If the town has a focal point it would likely be the historic Tuesday Market Place into which King Street leads, this is especially true in the past few years given that the Corn Exchange has been developed into a significant centre of entertainment. Most of the houses and buildings here are Victorian or even earlier. These buildings include the exceptional Duke's Head Hotel, erected in 1683, and a grade II listed structure ever since 1951, the Corn Exchange (1854) and the Globe Hotel (first constructed in 1650).

King's Lynn's Historical Past - Quite likely originally a Celtic settlement, and certainly settled in Anglo Saxon times it was detailed just as Lun in the 1086 Domesday Book, and held by Bishop Almer of Elmham. The town was to be known as King's Lynn during the 16th century, and had at first been called Bishop's Lynn (and just Lynn before that), the Bishop's portion of the name was assigned because it was the property of a Bishop, who set up a Benedictine priory there in the late 11th C, and it was this Bishop who first allowed the town the right to hold a weekly street market in 1101. It was additionally at around this time period that the first St Margaret's Church was erected.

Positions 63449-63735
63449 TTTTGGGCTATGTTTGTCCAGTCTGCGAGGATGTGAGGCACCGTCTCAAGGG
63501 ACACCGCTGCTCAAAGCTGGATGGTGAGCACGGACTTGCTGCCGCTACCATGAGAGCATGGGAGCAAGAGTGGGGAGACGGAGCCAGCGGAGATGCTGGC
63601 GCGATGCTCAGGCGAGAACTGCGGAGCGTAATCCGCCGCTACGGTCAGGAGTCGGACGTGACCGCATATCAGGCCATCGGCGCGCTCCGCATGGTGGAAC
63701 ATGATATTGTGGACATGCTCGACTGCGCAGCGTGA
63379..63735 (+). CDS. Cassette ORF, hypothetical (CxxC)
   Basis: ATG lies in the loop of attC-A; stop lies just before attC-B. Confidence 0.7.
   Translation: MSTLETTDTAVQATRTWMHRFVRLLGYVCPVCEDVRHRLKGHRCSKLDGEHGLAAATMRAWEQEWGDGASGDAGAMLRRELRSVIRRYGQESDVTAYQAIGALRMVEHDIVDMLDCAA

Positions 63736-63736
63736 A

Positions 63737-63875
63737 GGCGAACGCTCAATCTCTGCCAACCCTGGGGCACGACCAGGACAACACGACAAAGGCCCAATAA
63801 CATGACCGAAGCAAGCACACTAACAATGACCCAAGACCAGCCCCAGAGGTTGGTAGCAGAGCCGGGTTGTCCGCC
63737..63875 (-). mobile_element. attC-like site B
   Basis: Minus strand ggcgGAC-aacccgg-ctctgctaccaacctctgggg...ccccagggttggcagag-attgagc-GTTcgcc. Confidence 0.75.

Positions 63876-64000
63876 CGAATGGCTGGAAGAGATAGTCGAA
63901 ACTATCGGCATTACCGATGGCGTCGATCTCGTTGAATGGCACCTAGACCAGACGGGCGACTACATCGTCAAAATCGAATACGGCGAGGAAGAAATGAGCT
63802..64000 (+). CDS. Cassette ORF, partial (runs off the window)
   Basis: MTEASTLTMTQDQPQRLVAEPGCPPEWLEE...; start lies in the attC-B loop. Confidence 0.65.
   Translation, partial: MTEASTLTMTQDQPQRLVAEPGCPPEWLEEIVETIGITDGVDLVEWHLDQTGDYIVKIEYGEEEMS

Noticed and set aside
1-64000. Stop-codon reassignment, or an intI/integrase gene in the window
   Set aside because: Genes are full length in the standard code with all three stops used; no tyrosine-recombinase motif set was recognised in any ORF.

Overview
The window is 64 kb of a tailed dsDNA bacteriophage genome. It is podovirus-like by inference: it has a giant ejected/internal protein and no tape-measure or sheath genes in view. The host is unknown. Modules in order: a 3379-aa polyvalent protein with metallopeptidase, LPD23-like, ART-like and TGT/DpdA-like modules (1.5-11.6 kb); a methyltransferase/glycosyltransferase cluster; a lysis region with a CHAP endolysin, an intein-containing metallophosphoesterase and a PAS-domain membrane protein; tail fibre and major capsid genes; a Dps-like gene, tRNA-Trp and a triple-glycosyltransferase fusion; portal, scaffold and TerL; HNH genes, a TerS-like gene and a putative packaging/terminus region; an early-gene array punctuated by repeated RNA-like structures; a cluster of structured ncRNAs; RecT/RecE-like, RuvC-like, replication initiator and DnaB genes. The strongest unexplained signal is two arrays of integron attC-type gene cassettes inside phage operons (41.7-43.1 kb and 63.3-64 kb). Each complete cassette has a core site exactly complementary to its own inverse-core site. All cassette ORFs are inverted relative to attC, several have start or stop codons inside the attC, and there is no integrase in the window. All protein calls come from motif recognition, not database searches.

The town slowly grew to be a key commerce centre and port, with merchandise like salt, grain and wool being exported by way of the harbor. By the time the fourteenth century arrived, Bishop's Lynn was one of the chief ports in Britain and substantial amount of business was done with the Hanseatic League members (Baltic and Germanic traders), and the Hanseatic Warehouse built for them in fourteen seventy five.

Bishop's Lynn lived through a couple of significant misfortunes during the fourteenth century, the first in the shape of a serious fire which wiped out a lot of the town, and secondly by way of the Black Death, a terrible plague which took the lives of about half of the town's occupants during the time period 1348-49. In 1537, in the reign of Henry 8th, the town was taken over by the king as opposed to a bishop and was thereafter named King's Lynn, one year afterwards Henry also shut down the Benedictine Priory as part of his Dissolution of the Monasteries (1536 to 1541).